NULL
Section
All sections
Countries | Regions
Countries | Regions
Article Types
Article Types
Year
Volume
Issue
Pages
IMR Press / RCM / Volume 24 / Issue 3 / DOI: 10.31083/j.rcm2403085
23
75
Views
Journal Browser
Volume | Year
Issue
Announcements
Open Access Original Research
Predictors of Developing Heart Failure in Adults with Congenital Heart Defects
Kambiz Norozi1,2,3,4,*,†
Show Less
1 Department of Pediatrics, Pediatric Cardiology, Western University, London, ON N6A 3K7, Canada
2 Department of Pediatric Cardiology, Intensive Care Medicine and Neonatology, University Medical Center, 37075 Goettingen, Germany
3 Department of Pediatric Cardiology and Intensive Care Medicine, Hannover Medical School, 30625 Hannover, Germany
4 Children Health Research Institute, London, ON N6A 5W9, Canada
5 Medical Sociology Unit, Hannover Medical School, 30625 Hannover, Germany
*Correspondence: Kambiz.norozi@lhsc.on.ca (Kambiz Norozi)
These authors contributed equally.
Rev. Cardiovasc. Med. 2023, 24(3), 85; https://doi.org/10.31083/j.rcm2403085
Submitted: 26 November 2022 | Revised: 16 January 2023 | Accepted: 30 January 2023 | Published: 8 March 2023
This is an open access article under the CC BY 4.0 license.
Abstract

Background: The population of adults with congenital heart defects (ACHD) is growing. The leading cause of premature death in these patients is heart failure (HF). However, there is still limited information on the predictive factors for HF in ACHD patients. Objectives: This study re-examined a group of patients with repaired or palliated congenital heart defects (CHD) that were initially studied in 2003. A follow-up period of 15 years has allowed us to identify and evaluate predictors for the development of HF in ACHD. Methods: All patients with repaired or palliated CHD who participated in the initial study (n = 364) were invited for a follow-up examination. The effects of maximum oxygen uptake (VO${}_{\text{2max}}$) during exercise stress testing, the cardiac biomarker N-terminal pro brain natriuretic peptide (NT-proBNP), and QRS complex on the development of HF during the follow-up period were investigated. Results: From May 2017 to April 2019, 249 of the initial 364 (68%) patients participated in the follow-up study. Of these, 21% were found to have mild CHD, 60% had moderate CHD, and 19% had complex CHD. Significant predictors for the development of HF were: NT-proBNP level $>$1.7 times the upper normal limit, VO${}_{\text{2max}}$ $<$73% of predicted values, and QRS complex duration $>$120 ms. Combination of these three parameters resulted in the highest area-under-the-curve of 0.75, with a sensitivity of 75% and specificity of 63% for predicting the development of HF. Conclusions: In this cohort of ACHD patients, the combination of VO${}_{\text{2max\%}}$, NT-proBNP, and QRS duration was predictive of HF development over a 15-year follow-up period. Enhanced surveillance of these parameters in patients with ACHD may be beneficial for the prevention of HF and early intervention.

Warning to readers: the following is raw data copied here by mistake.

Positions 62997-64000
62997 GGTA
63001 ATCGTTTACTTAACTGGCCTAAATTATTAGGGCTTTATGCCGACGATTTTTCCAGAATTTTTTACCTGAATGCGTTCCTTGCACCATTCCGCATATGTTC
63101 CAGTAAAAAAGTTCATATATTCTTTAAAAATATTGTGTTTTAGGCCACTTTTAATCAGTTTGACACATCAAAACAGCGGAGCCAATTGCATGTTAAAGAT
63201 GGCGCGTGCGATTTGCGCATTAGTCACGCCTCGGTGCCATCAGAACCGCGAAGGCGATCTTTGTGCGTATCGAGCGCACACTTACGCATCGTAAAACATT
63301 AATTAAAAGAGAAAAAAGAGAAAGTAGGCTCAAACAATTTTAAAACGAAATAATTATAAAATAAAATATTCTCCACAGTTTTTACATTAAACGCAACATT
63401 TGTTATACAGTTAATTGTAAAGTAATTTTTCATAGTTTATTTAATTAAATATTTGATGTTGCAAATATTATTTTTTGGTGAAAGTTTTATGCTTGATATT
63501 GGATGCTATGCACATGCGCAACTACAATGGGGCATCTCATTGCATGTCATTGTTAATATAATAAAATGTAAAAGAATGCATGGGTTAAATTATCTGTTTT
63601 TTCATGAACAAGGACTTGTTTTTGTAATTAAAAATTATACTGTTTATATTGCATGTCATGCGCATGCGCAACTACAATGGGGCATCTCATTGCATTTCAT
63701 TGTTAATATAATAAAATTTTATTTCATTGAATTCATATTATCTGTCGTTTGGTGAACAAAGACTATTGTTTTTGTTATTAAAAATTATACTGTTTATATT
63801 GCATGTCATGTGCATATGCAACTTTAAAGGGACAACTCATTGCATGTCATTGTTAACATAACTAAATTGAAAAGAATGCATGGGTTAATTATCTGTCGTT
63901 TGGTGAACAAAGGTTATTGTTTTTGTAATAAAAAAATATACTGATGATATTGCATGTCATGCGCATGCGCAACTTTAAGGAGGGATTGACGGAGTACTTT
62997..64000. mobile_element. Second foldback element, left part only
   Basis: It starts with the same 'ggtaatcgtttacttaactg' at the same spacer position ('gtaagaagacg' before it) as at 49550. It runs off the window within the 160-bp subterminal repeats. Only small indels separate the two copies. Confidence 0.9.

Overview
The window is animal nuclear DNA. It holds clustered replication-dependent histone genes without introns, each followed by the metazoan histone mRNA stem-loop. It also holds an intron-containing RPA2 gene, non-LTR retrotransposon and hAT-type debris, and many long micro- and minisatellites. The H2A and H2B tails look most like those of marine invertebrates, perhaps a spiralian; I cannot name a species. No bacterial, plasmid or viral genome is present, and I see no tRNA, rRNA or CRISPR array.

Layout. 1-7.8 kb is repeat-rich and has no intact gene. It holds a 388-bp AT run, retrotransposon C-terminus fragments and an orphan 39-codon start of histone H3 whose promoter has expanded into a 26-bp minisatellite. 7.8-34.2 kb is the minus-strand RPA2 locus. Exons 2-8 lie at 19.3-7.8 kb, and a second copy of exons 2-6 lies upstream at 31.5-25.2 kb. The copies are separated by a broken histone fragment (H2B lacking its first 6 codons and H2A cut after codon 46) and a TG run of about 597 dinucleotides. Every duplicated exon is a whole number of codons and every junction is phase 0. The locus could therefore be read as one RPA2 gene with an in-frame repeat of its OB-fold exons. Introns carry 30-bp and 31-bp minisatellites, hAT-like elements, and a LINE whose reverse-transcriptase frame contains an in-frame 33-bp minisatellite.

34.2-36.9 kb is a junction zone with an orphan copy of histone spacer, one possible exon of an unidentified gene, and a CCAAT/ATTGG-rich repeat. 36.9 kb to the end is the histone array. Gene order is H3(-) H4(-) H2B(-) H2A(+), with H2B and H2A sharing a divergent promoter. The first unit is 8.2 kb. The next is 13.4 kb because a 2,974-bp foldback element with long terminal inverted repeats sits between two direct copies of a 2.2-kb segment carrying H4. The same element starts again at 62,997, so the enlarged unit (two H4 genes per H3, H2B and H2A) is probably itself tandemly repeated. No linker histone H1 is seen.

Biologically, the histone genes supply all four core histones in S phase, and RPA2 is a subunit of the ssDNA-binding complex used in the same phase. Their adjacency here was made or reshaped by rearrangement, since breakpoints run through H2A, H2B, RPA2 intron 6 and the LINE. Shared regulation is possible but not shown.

Keywords